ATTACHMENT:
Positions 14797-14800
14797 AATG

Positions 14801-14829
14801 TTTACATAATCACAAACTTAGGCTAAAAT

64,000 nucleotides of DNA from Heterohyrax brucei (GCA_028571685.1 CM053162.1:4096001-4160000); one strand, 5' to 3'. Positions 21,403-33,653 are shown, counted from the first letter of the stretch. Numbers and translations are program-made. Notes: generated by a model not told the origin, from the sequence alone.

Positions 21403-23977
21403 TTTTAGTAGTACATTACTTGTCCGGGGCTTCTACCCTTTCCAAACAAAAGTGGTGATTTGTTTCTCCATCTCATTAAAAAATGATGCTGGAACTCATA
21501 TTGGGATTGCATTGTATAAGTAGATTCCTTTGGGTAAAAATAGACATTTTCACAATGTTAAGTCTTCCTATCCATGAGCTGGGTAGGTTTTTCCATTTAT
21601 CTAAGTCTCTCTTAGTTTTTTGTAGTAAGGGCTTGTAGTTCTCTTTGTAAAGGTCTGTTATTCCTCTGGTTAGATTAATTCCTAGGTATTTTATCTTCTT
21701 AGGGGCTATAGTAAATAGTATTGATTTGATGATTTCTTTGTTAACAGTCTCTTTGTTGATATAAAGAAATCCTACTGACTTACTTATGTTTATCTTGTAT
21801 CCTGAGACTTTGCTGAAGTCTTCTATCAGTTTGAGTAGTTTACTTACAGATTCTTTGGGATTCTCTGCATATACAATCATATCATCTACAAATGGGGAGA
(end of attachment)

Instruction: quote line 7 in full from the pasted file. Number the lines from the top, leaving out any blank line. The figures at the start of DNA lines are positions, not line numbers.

21403 TTTTAGTAGTACATTACTTGTCCGGGGCTTCTACCCTTTCCAAACAAAAGTGGTGATTTGTTTCTCCATCTCATTAAAAAATGATGCTGGAACTCATA